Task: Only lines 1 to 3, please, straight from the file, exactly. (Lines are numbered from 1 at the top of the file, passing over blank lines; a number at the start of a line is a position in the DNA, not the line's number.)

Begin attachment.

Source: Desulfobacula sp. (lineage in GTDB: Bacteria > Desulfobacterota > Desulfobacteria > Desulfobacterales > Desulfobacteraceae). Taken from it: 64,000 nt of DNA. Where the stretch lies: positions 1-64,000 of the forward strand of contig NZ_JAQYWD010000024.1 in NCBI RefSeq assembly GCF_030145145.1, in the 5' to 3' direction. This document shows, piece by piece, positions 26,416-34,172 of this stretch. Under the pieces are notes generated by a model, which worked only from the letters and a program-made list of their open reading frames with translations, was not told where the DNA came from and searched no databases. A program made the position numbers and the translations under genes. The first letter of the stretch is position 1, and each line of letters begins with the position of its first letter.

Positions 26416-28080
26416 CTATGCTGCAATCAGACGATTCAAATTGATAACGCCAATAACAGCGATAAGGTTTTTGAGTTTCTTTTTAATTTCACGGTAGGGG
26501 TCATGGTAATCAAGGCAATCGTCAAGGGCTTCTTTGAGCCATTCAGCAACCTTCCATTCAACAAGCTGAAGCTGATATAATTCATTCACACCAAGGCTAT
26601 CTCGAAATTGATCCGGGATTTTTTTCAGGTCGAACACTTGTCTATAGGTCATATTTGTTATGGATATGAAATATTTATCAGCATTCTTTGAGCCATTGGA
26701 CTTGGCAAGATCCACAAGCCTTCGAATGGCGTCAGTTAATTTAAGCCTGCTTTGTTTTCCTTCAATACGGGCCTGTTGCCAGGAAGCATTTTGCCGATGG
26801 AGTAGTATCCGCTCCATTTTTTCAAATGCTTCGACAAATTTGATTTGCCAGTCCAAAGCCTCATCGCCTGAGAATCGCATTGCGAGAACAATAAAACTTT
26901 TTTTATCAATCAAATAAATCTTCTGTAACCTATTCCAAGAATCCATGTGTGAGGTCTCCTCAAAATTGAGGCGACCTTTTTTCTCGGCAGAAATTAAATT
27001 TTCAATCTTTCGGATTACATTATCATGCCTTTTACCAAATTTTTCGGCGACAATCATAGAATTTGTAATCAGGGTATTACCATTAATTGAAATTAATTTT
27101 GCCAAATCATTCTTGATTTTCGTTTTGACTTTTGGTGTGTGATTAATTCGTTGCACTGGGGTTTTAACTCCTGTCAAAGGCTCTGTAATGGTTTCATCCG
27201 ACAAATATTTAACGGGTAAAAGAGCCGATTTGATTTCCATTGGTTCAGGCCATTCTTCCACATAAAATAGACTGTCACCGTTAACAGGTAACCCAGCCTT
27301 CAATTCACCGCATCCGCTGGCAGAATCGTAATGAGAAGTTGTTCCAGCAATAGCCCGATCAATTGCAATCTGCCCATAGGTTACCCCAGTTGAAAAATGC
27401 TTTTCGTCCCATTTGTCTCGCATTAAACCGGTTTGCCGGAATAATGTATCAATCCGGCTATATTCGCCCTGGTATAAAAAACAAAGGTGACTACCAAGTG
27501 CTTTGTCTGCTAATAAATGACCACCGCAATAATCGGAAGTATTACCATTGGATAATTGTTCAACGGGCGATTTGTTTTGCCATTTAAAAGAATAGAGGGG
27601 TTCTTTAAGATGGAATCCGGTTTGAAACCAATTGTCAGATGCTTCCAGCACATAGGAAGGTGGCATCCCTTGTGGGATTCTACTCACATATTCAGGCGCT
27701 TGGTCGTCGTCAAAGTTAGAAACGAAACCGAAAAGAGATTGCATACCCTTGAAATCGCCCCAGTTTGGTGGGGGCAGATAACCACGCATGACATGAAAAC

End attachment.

Source: Desulfobacula sp. (lineage in GTDB: Bacteria > Desulfobacterota > Desulfobacteria > Desulfobacterales > Desulfobacteraceae). Taken from it: 64,000 nt of DNA. Where the stretch lies: positions 1-64,000 of the forward strand of contig NZ_JAQYWD010000024.1 in NCBI RefSeq assembly GCF_030145145.1, in the 5' to 3' direction. This document shows, piece by piece, positions 26,416-34,172 of this stretch. Under the pieces are notes generated by a model, which worked only from the letters and a program-made list of their open reading frames with translations, was not told where the DNA came from and searched no databases. A program made the position numbers and the translations under genes. The first letter of the stretch is position 1, and each line of letters begins with the position of its first letter.

Positions 26416-28080
26416 CTATGCTGCAATCAGACGATTCAAATTGATAACGCCAATAACAGCGATAAGGTTTTTGAGTTTCTTTTTAATTTCACGGTAGGGG